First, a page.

“I was saved by the old Infantry General Adolf Ehrnrooth, who said to the generals, ‘let’s give the lass a chance, then we can judge her’.”
Elisabeth Rehn in Turku testing a Blue Angels F/A 18 Hornet fighter on 31 August 1992.
Märta Elisabeth Rehn was the first woman in the world to serve as Minister of Defence in a full-time capacity. After withdrawing from day-to-day politics, Rehn forged a substantial international career in the field of human rights and civil society organisations.
Rehn graduated as Bachelor of Science in Economics and Business Administration from Hanken School of Economics in 1957 and married her fellow student Ove Rehn. After spending some time as a stay-at-home mother, Rehn became an office manager in the family business in 1960. At the same time, she provided vocational guidance at her former school in Kauniainen and brought Tupperware products and parties to Finland.
Rehn started her political career on the Kauniainen City Council and was eventually elected to Parliament for the first time in 1979. Rehn, who had chaired both the Parliamentary Legal Affairs Committee and her parliamentary group, was appointed to Prime Minister Harri Holkeri’s Cabinet somewhat unexpectedly, when the portfolio of the Minister of Defence became vacant as a result of a ministerial reshuffle in her Swedish People’s Party. Rehn became the first woman both in Finland and in the whole world to serve as Minister of Defence in a full-time capacity.
After bringing in a hefty number of votes in the subsequent Parliamentary election in 1991, Rehn continued as Minister of Defence in Prime Minister Esko Aho’s Cabinet. In addition to improvements to garrisons, Rehn set in motion a process that eventually led to women’s access to voluntary military service. A key project was a contract to buy Hornet fighter jets from the United States, where Rehn made an official visit as the first Finnish Minister of Defence to do so. As Minister of Equality Affairs, she implemented the so-called quota law ensuring equal representation of genders on public committees and working groups.
Popular among both Finnish-speaking and Swedish-speaking linguistic groups, Rehn made it through to the second round run-off against the Social Democratic Party’s Martti Ahtisaari in the 1994 Presidential election. Even though Rehn was not elected in the end, she is considered to have cleared the way for Tarja Halonen, who won the 2000 Presidential election. Rehn also stood as a candidate on that occasion, but was eliminated in the first round. She has later stated that she was no longer able to find motivation for Finland’s problems after visiting the Balkan crisis areas.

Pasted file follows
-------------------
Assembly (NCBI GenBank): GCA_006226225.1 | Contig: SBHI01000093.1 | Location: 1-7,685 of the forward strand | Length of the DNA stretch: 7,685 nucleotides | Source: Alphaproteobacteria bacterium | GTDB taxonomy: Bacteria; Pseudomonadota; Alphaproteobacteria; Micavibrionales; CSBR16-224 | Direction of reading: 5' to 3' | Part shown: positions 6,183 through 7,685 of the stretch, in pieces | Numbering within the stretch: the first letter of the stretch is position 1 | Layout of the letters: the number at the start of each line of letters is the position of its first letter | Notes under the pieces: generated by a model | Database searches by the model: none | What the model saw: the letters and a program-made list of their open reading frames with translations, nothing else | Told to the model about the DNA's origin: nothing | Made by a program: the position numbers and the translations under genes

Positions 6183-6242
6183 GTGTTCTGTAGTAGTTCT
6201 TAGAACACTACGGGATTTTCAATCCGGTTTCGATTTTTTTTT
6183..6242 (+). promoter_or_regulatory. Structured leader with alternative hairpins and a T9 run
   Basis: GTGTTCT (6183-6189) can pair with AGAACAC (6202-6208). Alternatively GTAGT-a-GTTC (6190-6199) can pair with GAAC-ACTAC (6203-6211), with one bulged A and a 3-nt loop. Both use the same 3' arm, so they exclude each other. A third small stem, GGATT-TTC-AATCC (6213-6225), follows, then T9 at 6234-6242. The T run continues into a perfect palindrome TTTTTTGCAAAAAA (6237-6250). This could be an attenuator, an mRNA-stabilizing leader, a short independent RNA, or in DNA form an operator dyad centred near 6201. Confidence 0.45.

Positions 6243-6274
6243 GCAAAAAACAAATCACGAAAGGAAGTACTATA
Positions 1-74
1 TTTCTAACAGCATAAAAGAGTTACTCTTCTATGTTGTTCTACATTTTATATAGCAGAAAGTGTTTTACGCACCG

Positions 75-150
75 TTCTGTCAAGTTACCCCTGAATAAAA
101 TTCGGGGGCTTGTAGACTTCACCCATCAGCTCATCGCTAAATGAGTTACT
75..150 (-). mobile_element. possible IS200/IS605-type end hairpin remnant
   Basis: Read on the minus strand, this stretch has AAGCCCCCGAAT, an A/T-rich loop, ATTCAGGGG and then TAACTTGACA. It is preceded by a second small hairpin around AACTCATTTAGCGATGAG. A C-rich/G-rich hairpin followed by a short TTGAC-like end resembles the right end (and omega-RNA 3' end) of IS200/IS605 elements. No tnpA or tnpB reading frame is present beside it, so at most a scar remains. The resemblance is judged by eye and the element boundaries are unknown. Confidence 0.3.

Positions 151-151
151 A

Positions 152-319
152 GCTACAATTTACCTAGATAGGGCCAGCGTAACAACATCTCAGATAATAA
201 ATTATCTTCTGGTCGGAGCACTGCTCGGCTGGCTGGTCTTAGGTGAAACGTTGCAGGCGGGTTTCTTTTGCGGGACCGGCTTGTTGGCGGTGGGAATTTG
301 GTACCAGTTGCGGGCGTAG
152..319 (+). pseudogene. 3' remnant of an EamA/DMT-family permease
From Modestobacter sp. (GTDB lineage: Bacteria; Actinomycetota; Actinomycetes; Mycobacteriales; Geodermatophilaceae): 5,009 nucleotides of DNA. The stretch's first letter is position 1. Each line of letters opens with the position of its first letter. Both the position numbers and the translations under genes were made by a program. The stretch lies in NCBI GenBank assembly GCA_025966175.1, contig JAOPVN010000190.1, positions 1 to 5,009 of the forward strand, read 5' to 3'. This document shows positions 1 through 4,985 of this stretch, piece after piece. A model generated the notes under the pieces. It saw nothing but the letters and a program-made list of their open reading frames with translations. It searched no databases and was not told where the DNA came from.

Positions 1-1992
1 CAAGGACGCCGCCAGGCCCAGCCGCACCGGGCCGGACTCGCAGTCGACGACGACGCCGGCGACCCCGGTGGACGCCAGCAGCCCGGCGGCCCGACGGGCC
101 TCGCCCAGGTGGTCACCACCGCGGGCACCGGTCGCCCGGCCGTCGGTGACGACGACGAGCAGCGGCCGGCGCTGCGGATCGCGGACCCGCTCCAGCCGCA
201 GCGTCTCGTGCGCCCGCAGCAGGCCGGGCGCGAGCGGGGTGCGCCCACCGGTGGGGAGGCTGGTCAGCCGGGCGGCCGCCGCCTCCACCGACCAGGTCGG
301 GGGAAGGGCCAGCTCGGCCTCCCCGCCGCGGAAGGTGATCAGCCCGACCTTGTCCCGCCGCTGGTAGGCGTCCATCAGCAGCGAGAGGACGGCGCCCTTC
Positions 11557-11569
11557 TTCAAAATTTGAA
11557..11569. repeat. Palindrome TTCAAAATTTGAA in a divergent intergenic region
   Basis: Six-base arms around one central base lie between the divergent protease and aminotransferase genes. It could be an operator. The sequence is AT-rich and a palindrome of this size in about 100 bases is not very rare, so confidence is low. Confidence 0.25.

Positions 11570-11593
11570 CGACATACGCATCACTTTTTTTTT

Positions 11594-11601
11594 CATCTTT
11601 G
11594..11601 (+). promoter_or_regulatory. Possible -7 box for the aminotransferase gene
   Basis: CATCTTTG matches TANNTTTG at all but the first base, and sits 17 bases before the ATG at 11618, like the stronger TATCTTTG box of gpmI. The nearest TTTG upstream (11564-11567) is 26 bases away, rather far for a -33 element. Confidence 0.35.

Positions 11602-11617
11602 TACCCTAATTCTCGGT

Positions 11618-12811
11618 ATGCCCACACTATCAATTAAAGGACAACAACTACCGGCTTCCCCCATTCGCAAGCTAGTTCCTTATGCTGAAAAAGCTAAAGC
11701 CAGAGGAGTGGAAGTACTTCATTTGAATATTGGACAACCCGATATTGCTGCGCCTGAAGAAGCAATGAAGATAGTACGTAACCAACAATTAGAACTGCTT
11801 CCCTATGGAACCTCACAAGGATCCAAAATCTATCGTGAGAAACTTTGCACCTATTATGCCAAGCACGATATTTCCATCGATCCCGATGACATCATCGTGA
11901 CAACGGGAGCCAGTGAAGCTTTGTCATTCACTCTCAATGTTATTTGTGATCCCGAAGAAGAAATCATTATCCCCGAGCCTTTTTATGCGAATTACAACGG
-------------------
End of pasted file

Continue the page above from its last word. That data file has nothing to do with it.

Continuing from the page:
After the Presidential election and a short stint at the European Parliament, Rehn embarked on international duties. Having chaired the Board of Directors of the Finnish Committee for UNICEF from 1987 to 1993, Rehn was a candidate for Executive Director of UNICEF in 1994, but came in second. The following year, she was invited by UN Secretary-General Kofi Annan to become a human rights observer in the former Yugoslavia region. In 1998, Rehn became UN Under-Secretary-General and Special Representative of the Secretary-General in Bosnia and Herzegovina.
In the early years of the 21st century, Rehn served in various expert roles, especially in human rights issues and peace-building processes. She has been active in Women’s Bank and the UN Development Fund for Women (UNIFEM). Rehn has also held numerous positions of trust in organisations such as the Finnish Red Cross, WWF Finland and Women’s National Emergency Preparedness Association.
In 2012–2013, Rehn hosted a talk-show entitled Elisabeth kohtaa (‘Elisabeth meets’), featuring guests such as Kofi Annan and Liberia’s President and Nobel Peace Prize winner Ellen Johnson Sirleaf.
“I was saved by the old Infantry General Adolf Ehrnrooth, who said to the generals, ‘let’s give the lass a chance, then we can judge her’.” (Elisabeth Rehn in a Prime Minister’s Office interview on 1 March 2017, on the early stages of her role as Minister of Defence.)
Elisabeth Rehn and Arja Alho discuss the role of women ministers on the YLE programme Kolmas valtiovalta in Swedish (with subtitles in Finnish) on 19 February 2011.
Date and place of birth: 6.4.1935 Helsinki
Political party: RKP
- 13.6.1990 - 26.4.1991
- 26.4.1991 - 1.1.1995